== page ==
Some fish visualize near-infrared wavelengths of light by feeding their red-light-sensing cone cells with vitamin A2.

Introduction

After a long, hot day, the sun sets over the mountaintops staining the sky a deep crimson. Sunsets are red and orange because the sun’s light passes through more atmospheric gases when it’s low on the horizon. At these low elevations, air molecules scatter so much short-wavelength blue light that only longer red and orange wavelengths reach our eyes. Red is actually the longest wavelength on the “visible spectrum,” defined as the range of light that humans can see.

A red sunset
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Sunsets are red because the sun’s light passes through more atmosphere when it’s low to the horizon, scattering so much blue light that we see the longer red wavelengths.

But many animals see beyond what we see. Some birds, butterflies, and bees see ultraviolet (UV) light, which has wavelengths shorter than the violet light that our retinae can detect. Scientists previously thought that infrared light was unsuitable for visual perception because its longer-than-red wavelengths would produce too much visual noise. But that turns out just to be an old fish story. Several animals, including the striped kribensis fish (Pelvicachromis taeniatus), manage to see beyond red very well indeed.

The Strategy

The rainbow arching across the sky is perhaps the most iconic illustration of the visible spectrum, with wavelengths of light ranging from 400 nanometers (violet) to 780 nanometers (red). Just beyond that lies a region of light called “near-infrared,” which encompasses wavelengths between 780 and 1,000 nanometers. Several types of freshwater fish are known to see near-infrared light.

To understand how fish see such long wavelengths of light, we need to understand a bit about the process that enables humans, fish, and other vertebrates to see at all—phototransduction. In this process, light passes into the pupil, focuses across the eye’s lens, and strikes the retina, which contains hundreds of millions of photoreceptor cells. Like other sensing receptor cells, these cells convert information to electric signals that the brain can interpret.

Photoreceptor cells in the eye
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Rod-shaped photoreceptors help with light contrast and allow us to see at lower light levels. At higher light levels, three types of cone-shaped photoreceptors—red, green, and blue— help us see colors because they’re sensitive to different wavelengths of light.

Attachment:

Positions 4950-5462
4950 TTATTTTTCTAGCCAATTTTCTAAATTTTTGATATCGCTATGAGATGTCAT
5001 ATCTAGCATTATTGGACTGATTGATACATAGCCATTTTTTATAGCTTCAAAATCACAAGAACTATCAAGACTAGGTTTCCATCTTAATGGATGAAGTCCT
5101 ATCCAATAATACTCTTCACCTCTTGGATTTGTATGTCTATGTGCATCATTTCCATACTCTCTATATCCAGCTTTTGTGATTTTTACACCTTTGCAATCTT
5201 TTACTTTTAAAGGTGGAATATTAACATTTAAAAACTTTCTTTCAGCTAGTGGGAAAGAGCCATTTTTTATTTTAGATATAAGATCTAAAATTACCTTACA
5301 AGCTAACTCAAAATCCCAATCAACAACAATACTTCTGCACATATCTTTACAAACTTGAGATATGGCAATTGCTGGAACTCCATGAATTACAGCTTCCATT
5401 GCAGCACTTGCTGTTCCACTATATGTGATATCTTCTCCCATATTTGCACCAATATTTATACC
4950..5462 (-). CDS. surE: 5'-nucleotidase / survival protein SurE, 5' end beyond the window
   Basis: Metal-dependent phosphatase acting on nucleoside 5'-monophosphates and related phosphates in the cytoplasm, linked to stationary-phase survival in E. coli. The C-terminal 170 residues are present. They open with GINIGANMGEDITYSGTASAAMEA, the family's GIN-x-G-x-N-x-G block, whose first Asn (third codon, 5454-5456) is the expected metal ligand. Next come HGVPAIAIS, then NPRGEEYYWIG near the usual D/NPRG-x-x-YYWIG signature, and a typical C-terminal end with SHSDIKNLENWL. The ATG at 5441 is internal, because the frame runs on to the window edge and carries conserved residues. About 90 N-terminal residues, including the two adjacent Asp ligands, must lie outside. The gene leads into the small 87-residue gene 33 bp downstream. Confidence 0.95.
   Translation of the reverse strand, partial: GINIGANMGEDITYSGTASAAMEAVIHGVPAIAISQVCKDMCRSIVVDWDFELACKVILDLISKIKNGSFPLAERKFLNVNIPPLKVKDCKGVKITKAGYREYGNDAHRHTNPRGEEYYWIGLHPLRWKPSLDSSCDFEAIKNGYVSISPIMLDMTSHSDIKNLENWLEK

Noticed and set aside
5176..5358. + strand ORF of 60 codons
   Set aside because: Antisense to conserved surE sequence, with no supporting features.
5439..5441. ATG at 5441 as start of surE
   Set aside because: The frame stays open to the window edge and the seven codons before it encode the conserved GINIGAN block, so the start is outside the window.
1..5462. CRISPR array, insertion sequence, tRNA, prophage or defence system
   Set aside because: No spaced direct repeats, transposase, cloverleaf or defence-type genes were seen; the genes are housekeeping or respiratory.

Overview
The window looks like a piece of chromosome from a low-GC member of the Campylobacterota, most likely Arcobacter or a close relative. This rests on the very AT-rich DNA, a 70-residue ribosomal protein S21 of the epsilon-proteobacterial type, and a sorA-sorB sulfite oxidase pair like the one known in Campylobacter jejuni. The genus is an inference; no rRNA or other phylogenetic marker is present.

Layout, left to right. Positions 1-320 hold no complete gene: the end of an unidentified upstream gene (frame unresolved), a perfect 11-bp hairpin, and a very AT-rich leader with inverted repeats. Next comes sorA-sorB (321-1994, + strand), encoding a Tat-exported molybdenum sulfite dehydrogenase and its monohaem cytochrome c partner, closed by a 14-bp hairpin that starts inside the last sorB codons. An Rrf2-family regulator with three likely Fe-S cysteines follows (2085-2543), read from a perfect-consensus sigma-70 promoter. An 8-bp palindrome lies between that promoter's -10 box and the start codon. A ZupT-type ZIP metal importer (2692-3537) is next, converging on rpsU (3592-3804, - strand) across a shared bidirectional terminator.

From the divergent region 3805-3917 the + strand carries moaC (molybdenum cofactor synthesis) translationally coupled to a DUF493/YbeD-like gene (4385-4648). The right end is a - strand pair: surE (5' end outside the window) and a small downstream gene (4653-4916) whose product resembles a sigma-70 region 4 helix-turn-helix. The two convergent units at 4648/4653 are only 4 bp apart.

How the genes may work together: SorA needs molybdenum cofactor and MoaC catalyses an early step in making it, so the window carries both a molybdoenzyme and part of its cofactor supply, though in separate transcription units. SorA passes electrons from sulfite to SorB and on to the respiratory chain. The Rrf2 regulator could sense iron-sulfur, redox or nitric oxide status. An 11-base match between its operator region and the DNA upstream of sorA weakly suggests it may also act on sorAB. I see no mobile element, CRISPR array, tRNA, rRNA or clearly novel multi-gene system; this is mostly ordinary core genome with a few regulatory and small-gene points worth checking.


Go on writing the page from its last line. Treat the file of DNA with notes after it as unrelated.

Photoreceptor cells come in two different shapes, each with a distinct role in vision. Rod-shaped photoreceptors help with light contrast and allow us to see at lower light levels. Walking through a dark room, rod receptors help you navigate even if you can’t distinguish colors. At higher light levels, three types of cone-shaped photoreceptors—red, green, and blue—help us see colors because they’re sensitive to different wavelengths of light.

Looking up on a clear day, blue cone receptors activate and stimulate nerve cells that cause our brains to perceive the sky as “blue.” In a forest in the spring, green receptors fire as we scan our eyes across leafy treetops. Focusing on a northern cardinal perched on a branch, red receptors alert our brains to the brilliant bird’s beauty. The three types of cone receptors work together to paint our brains’ perceptions with all the colors of the rainbow. As we take in different views, changes in the quantity, intensity, and duration at which the various cone receptors fire combine to create a “full color” image of the scene.

Vitamin A, which comes in two forms, is part of the complexes that make up the rod and cone cells. In humans and most other vertebrates, vitamin A1, commonly called retinol, is the dominant form. According to a 2015 study, some fish can see longer wavelengths of light because they have an enzyme that converts vitamin A1 to vitamin A2 (called dehydroretinol). Vitamin A2 appears to shift the sensitivity of red cone cells to longer wavelengths, allowing fish that have this particular enzyme to see near-infrared light.

The Potential

Imaging technology based on fish eyes could produce lower-energy, more compact, versatile, and sustainable infrared visualization devices of many kinds. It could help robots navigate in dark waters to clean oil spills, study inaccessible ecosystems, and guide smart fishing nets to avoid capturing threatened species.

The visual abilities of fish may just help humans become better at fishing around in the dark ourselves.

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Last Updated December 3, 2021